What to consider before moving abroad with your child
Moving abroad may seem like a tempting possibility to many professionals. Warmer weather, a different culture and a plethora of exciting opportunities can be just some of the temptations turning us working women to look at moving abroad. But once there are children involved, moving abroad becomes a much more complex issue – especially if the child’s parents are no longer together.
Cases such as the situation Lisa, 42, found herself faced with, show the relocation of children abroad can be quite complicated. Of course, all cases aren’t like Lisa’s (thank God!) but despite this, it is still important that you as a parent consider all of the possibilities before starting a new life abroad with your little ones. Below, we have looked at the considerations you should make.
One of the main things to consider when thinking about moving abroad is the possible language barrier you may be faced with. While many people learn English at school age, this will not be enough to get you through living in another country. If you are considering moving to a foreign country such as Spain or Italy you will need to learn the language and this can be trickier than you think as many countries have different dialect depending on what region you are in, much the same as England has a variety of regional dialects and accents. Your child will also be expected to learn this new language and the older they are, the more difficult they may find this. Learning the language of the country you intend to move to is vital for any child of school age or they may miss out on vital parts of their education.
Education in different countries is likely to vary dramatically from the standard education you expect from schools in England and the US. While the basics of Mathematics and Science may be the same, other subjects are likely to be much different. If you are thinking of moving abroad with your child then you must put into consideration their education. Will there be a space for them at the local school? Will they have a firm enough grasp of any new language in order to understand the teachers? If they are not going to be attending school, will you have the means to be able to homeschool your child? These are all questions you will need to consider before deciding to move abroad with your child as an education is a vital part of their formative years.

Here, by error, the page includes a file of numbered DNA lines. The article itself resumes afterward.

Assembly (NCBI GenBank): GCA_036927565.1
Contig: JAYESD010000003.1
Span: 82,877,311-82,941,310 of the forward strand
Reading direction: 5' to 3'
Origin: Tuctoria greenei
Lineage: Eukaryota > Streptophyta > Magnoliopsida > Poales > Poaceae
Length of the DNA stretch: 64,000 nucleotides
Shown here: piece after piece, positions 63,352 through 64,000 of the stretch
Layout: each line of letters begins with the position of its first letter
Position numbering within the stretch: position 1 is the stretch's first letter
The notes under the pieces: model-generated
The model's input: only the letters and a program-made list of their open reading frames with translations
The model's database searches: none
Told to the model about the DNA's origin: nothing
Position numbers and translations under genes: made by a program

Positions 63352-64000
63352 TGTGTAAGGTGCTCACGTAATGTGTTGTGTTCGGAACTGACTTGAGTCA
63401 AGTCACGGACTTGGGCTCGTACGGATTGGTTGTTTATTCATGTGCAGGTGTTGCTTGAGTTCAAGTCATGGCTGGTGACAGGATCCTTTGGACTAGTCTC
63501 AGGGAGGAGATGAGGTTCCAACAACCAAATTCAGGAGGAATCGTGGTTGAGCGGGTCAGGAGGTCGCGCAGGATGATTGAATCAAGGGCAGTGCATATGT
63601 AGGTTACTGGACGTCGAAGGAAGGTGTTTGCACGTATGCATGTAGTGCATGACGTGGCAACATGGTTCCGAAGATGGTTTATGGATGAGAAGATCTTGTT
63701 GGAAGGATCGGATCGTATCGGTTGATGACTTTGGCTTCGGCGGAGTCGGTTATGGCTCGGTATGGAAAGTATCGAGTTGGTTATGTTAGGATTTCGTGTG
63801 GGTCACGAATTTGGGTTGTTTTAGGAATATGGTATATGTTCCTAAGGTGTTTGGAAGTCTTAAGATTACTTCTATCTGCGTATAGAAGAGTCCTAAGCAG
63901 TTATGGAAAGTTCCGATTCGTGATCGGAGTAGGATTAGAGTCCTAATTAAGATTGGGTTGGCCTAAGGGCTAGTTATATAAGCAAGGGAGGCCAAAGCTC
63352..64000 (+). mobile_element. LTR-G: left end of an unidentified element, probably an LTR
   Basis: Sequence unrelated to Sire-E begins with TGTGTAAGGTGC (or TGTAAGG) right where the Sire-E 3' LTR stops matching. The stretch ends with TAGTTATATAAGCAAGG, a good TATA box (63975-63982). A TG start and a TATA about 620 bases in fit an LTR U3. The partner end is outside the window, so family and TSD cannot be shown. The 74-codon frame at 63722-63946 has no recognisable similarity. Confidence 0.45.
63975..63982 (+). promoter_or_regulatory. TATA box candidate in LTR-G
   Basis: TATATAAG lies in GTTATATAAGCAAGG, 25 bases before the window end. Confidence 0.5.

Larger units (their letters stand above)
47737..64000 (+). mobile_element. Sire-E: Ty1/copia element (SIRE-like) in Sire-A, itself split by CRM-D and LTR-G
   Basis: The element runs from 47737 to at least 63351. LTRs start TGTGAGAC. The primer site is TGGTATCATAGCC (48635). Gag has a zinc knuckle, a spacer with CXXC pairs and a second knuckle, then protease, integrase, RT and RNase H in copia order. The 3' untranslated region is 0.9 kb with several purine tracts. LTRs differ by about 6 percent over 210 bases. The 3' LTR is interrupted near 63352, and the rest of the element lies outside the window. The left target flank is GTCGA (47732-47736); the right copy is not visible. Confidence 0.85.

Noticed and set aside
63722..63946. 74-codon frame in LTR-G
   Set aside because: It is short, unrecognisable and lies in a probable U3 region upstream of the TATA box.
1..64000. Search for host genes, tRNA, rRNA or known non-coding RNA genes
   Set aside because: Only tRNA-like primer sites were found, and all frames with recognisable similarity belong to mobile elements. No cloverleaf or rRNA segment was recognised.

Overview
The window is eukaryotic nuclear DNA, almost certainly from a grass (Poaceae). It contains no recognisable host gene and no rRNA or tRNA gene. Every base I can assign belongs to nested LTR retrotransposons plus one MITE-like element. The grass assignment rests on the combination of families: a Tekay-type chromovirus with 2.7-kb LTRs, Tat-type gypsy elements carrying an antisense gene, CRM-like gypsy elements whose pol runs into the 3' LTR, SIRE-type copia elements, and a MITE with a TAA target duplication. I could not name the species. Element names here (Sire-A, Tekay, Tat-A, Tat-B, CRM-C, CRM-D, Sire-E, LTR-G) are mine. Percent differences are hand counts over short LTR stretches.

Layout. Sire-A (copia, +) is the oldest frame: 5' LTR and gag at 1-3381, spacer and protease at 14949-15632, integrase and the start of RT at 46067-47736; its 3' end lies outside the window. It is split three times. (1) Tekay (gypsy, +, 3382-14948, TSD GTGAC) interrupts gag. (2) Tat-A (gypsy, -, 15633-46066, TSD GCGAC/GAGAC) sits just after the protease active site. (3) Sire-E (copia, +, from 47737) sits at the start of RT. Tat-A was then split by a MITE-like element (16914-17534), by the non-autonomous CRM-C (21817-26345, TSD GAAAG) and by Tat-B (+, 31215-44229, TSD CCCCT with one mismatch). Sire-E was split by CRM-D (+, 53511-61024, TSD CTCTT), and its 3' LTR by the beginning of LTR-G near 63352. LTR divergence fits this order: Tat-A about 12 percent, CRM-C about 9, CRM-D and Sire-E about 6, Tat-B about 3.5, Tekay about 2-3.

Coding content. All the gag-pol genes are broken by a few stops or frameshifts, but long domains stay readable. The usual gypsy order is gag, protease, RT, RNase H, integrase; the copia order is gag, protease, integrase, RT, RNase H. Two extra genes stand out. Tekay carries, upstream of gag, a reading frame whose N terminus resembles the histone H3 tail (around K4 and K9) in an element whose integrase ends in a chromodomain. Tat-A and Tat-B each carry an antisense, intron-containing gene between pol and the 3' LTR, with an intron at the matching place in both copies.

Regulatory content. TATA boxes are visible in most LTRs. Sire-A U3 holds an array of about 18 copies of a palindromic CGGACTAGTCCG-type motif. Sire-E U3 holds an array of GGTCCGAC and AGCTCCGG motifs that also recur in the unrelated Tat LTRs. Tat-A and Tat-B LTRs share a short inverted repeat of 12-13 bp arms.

One of the biggest attractions of moving abroad is the possibility of a warmer climate. Getting away from the damp and cold of the English climate is a dream many people have. Moving somewhere warm and sunny may be ideal for an adult however children cope completely differently with heat and humidity. Many children, especially young children and babies cannot yet regulate their own temperature and so moving them to a much warmer climate may be detrimental to their health. As an adult you can help to cool yourself down when too hot but younger children cannot do this if they are not used to warmer weather.
There are plenty of things to consider when moving abroad with a child but there is even more to think about when the parents of a child are no longer together. Everyone with parental responsibility must agree to any move abroad before a child can leave the country. This may often cause problems as it is usually unlikely that the parent who is remaining in the country will agree to their child moving abroad.
When permission to remove the child from the country is not given by the other person with parental responsibility then the parent wishing to move abroad can apply to the courts for a relocation application or an application for leave to remove. The courts will look at several things before deciding whether to grant permission for the child to leave the country with the welfare of the child being of paramount consideration.
Like the case with Lisa mentioned in the article linked above, if a parent should take their child to live abroad without proper consent then this is considered abduction, even though they are the mother or father.
There has been an increase in the number of parents taking their children to live abroad over recent years. According to the Freedom of Information Act, 477 cases were reported in 2014, however the charity Reunite International believes this to be higher, having taken 17,000 calls in 2014.
While popular opinion is that it is mainly fathers who take their children abroad it is not always the case. For example, Ami (name changed to protect her identity) took her son and moved back to Bangalore to live with her parents when her marriage broke down. She claimed her husband became controlling and isolated her and she was concerned he would take her son and had nowhere else to turn.
No one other than those inside the relationship truly knows the real reason why parents take their children abroad without permission, but due to the increase in cross border relationships and the ease of travel, the number of parental abductions is on the rise.
If you’re considering moving abroad with your child, then seek out the correct permissions to remove your child from their home country, otherwise you could end up having to put your child through the upheaval of not only having to return to the UK, but also the possibility of a court case against you, the removing parent. It’s always best to try and resolve any familial conflict amicably before you travel, but if you’re struggling, there are legal ways to go about moving you and your child abroad.
By: Dean Ronnie